There are worse things you can do than invest in this fund + international, but to act like high ER does not matter or that past performance will guarantee 15% returns is simply absurd.
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vineviz
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Re: Why not 100% PSLDX?

Post by vineviz »

jibantik wrote: Sat Jul 18, 2020 8:52 am
AFAIK the gross and net fees are the same, 1.11%. The "adjusted expense ratio" is different but that just classifies a subset of the ER; i.e., this % of the ER is used for X. This does not affect how much the investor is paying for the ER, and for this fund the gross/net is over 1%.
It seems to me anyone who appoints themselves as the ER police force should take some time to learn how ERs are calculated for both leveraged and unleveraged funds.
"Far more money has been lost by investors preparing for corrections than has been lost in corrections themselves." ~~ Peter Lynch
hdas
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Re: Why not 100% PSLDX?

Post by hdas »

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Last edited by hdas on Tue Jul 28, 2020 10:22 pm, edited 1 time in total.
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kevinf
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Re: Why not 100% PSLDX?

Post by kevinf »

hdas wrote: Sat Jul 18, 2020 12:28 pm
vineviz wrote: Sat Jul 18, 2020 9:49 am
jibantik wrote: Sat Jul 18, 2020 8:52 am
AFAIK the gross and net fees are the same, 1.11%. The "adjusted expense ratio" is different but that just classifies a subset of the ER; i.e., this % of the ER is used for X. This does not affect how much the investor is paying for the ER, and for this fund the gross/net is over 1%.
It seems to me anyone who appoints themselves as the ER police force should take some time to learn how ERs are calculated for both leveraged and unleveraged funds.
True. The issue with this fund is the big chunk of money you leave on the table when you compare with a comparable implementation using futures contracts. I don’t understand what PIMCO is doing here to mess up with a simple recipe. H
Are you comparing this to NTSX or another fund, or rolling it yourself?
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vineviz
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Re: Why not 100% PSLDX?

Post by vineviz »

hdas wrote: Sat Jul 18, 2020 12:28 pm True. The issue with this fund is the big chunk of money you leave on the table when you compare with a comparable implementation using futures contracts. I don’t understand what PIMCO is doing here to mess up with a simple recipe. H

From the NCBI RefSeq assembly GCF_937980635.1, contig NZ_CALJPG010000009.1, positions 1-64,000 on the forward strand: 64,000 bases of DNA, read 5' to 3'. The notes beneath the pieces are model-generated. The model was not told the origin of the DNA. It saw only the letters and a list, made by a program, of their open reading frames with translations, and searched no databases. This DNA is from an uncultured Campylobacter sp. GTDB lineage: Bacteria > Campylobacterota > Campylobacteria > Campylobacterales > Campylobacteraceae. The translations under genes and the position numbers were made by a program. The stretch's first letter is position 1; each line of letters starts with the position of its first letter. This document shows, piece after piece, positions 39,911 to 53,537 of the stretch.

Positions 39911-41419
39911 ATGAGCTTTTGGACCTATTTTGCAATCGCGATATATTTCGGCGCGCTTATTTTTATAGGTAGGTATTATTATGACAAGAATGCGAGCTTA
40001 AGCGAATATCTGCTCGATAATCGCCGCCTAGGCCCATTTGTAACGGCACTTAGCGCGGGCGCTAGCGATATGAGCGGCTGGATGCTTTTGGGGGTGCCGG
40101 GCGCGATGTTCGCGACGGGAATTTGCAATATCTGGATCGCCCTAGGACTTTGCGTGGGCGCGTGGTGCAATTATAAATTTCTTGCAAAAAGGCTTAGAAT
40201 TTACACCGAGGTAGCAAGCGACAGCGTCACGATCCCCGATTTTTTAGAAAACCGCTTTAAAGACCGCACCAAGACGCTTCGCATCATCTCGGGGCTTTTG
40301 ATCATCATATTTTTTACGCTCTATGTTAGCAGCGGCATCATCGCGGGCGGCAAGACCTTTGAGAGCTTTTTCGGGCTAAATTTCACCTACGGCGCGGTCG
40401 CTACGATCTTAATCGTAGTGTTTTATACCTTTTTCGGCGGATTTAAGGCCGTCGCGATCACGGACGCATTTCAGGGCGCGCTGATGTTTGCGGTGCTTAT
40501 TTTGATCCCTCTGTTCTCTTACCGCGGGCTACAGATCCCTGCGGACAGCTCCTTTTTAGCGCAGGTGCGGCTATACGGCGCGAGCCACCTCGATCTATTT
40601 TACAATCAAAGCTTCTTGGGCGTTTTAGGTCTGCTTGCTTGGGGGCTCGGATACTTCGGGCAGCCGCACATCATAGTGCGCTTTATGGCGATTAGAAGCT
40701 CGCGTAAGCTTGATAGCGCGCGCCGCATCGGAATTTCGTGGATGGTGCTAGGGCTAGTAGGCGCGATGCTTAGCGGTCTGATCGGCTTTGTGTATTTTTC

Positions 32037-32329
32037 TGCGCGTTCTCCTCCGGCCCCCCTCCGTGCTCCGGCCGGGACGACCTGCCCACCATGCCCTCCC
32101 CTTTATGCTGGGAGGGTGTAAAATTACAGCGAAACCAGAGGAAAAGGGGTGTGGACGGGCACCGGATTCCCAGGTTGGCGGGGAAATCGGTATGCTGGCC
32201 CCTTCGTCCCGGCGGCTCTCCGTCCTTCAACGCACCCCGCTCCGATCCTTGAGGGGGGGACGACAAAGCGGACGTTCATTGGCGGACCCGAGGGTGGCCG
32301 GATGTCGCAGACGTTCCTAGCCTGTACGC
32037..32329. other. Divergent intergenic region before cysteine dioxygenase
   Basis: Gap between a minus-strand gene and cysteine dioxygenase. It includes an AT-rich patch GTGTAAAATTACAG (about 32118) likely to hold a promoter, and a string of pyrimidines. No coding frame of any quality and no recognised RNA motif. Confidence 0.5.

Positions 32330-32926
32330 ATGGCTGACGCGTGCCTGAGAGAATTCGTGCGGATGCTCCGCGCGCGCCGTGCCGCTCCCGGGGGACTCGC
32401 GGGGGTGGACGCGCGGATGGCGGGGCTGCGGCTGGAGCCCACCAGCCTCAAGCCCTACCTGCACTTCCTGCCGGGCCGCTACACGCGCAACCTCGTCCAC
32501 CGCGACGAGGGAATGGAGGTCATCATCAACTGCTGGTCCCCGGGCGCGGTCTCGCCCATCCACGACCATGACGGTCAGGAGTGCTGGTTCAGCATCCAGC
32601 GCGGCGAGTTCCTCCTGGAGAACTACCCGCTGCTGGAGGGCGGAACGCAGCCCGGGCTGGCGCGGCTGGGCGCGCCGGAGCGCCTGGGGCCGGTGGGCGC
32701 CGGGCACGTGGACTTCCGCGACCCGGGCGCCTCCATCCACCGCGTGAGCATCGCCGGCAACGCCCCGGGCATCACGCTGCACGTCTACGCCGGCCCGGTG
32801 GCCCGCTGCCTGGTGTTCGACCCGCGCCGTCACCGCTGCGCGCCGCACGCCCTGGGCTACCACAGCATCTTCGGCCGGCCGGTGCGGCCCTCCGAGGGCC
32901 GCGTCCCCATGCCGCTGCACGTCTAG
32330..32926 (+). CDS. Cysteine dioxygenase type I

I'm quite sure PIMCO's target market is NOT made up of investors who are comfortable establishing and managing their own futures exposure. PIMCO funds are typically expensive, but PSLDX is far from the most expensive fund they offer AND they are pretty competent managers as far as active managers go.

For example, compare their long duration fund with Vanguard's version: PIMCO Extended Duration Instl (PEDIX) versus Vanguard Extended Duration Treasury Index Instl (VEDTX). At first blush PEDIX looks insane, with an expense ratio of 1.17% versus just 0.06% for VEDTX. Yet, despite the drag of the higher expense PIMCO has managed to outperform VEDTX fairly consistently without exhibiting noticeably more volatility.

I'm not arguing for either PSLDX or PEDIX. However, it seems to me that PIMCO have done a respectable job with both funds in applying enough additional risk that the returns offset the costs. Personally, I can't see myself paying over 100bps for any actively managed funds but it should be clear that a lot of actively managed funds miss their targets by much wider margins than these funds do and are more expensive to boot.
"Far more money has been lost by investors preparing for corrections than has been lost in corrections themselves." ~~ Peter Lynch
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randyharris
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Re: Why not 100% PSLDX?

Post by randyharris »

jibantik wrote: Fri Jul 17, 2020 6:23 pm
AZAttorney11 wrote: Fri Jul 17, 2020 5:20 pm
jibantik wrote: Fri Jul 17, 2020 5:11 pm Don't be surprised if a fund with >1% ER, which eats away over 30% of your lifetime earnings, is not wholly supported by bogleheads.
Your stubborn refusal to listen to what others have posted in response to your comments about PSLDX’s fees are telling. I don’t know if you’re being deliberately obtuse, or simply don’t understand the fund. Either way, you’re flat out wrong on PSLDX and the fees.
Image
AZAttorney11 wrote: Fri Jul 17, 2020 5:20 pm Why you seem to ignore / outright dismiss its past performance and potential role in a tax deferred account is beyond me.